Thunder Run Prep
Death by Bread

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 Judging from the endless trends being handed down from the ‘Get down and physical’ school of half baked ideas about how to become super fit, beat your PB and live forever, you could be forgiven for thinking that runners spend most of their time either preparing for their next big run or recovering from the last one.

One week it’s all about having a detailed programme that will get you running ¾ of your target distance on a regular basis over a 10 month period.

The next it is how you have to stop running at least 3 weeks before the big day if you are to stand any chance of getting round with all your muscles still in tact, your tendons completely unstrained and your dignity only slightly bruised by the several plus-sizes in lycra that sailed passed you in the final run-in while singing defiantly, ‘it’s all about the base.’

There is also loads of advice, mostly unsort, about what to eat, when to eat it and what flavours or delivery systems are best to add that extra kick in the final sprint that will help retain your dignity levels and make you feel like a true athlete, as you collapse into a pool of your own congealing sweat.

Despite all the leaps and bounds that sport dietary science has made in the last few generations, a pasta heavy spag bol remains the favourite.

The whole issue of well intended and, I have no doubt, well researched advice falls down on one small but rather poignant fact.

Most fun runners are by their very nature, ‘also rans’ and know that they can generally ignore just about any advice they read in Runners World/Realm/Times without any adverse affect on their performance.

Besides, as someone who studies these things once said to me, with Mandela like wisdom, as we approached the weekend of a big race, “Nothing you do now is going to make you any fitter.”

And so, a week before Thunder Run, when the father-in-law came up for the weekend, I had no qualms about helping him sample a bottle or 2 from the stash left over from our May trip to that well stock supermarket we like to call France.

The results were of course predictable on the wine drinking front.

It was all very nice. A little too nice and the Thunder Run training programme, such as it was, in it’s final and crucial phase, was unceremoniously kicked into touch.

That was predictable enough and in any case nothing I could do from here on in was going to make me any fitter for the big weekend, right?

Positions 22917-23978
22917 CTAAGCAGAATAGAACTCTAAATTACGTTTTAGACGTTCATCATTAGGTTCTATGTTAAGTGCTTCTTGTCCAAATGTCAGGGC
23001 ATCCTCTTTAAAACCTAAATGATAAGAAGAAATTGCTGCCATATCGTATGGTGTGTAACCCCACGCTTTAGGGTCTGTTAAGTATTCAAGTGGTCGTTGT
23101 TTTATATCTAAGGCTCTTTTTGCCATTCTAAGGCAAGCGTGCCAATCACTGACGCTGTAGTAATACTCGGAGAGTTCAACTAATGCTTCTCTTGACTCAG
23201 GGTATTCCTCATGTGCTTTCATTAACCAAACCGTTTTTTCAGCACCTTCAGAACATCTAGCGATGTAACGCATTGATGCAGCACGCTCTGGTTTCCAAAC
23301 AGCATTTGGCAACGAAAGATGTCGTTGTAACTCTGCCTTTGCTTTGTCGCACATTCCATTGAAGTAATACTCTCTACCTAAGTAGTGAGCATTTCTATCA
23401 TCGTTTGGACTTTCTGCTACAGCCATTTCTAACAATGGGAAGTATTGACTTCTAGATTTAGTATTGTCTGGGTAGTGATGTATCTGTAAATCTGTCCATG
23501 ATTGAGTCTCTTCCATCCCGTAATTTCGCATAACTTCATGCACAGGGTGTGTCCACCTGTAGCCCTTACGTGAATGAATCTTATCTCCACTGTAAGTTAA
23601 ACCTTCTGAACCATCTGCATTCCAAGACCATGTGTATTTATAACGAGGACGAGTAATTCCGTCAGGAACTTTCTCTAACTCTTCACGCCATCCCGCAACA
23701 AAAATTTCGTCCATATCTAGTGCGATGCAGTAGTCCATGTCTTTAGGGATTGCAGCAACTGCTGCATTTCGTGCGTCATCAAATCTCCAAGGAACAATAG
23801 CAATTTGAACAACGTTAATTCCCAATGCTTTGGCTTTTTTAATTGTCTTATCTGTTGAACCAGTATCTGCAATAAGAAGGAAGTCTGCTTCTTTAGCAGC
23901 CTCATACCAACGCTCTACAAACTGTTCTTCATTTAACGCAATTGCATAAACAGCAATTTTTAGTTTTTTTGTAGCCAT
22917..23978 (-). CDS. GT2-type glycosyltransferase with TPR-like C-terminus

The problem wasn’t the wine. It was that the father-in-law had booked himself on a bread making course at the Welbeck School of Artisan Food.

He came back, night after night with loaf after loaf of different styles of delicious bread.

Baguettes, sour dough, whole meal, malted grain, ciabatta. You name it, he made it and brought it home. And yes we had to eat it.

There may not be anything I could do at this stage to make myself any fitter. However, there was still time to make myself heavier.

I’m not sure if it is possible to get bread poisoning, but if it is, then I did.

By the end of the weekend I felt like a heavy rye bread loaf must feel before it goes in the oven and experience tells me that a heavy rye bread loaf isn't going to do too well in a 24 hour 10k relay race.

It’s going to be a long hard weekend.

Thunder Run 2017

 Thunder Run is a 24 hour trail relay race consisting of 10k laps around Catton Park, on the Derbyshire/Staffordshire border.

Guy will be running this gruelling race to raise funds for Hothouse Theatre's 2017-18 theatre season.

Guy will be running in a team of 8. The aim is to do 3 laps each over the 24 hours of the race.

"Last year I got 1.5k into my second lap at 1:30 a.m. before 'finding' a pot hole, doing my ankle in, and hobbling the rest of the lap. Before settling down by the campfire and 'red wining' with the emphasis on 'whining' my way through the rest of the event.

This year I have a date with the 1:30 shift!" - Guy

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Oh My Nottz is a HotHouse Theatre production. Co. No. 6505843 Charity No. 1154523. Tel 07963020259 email website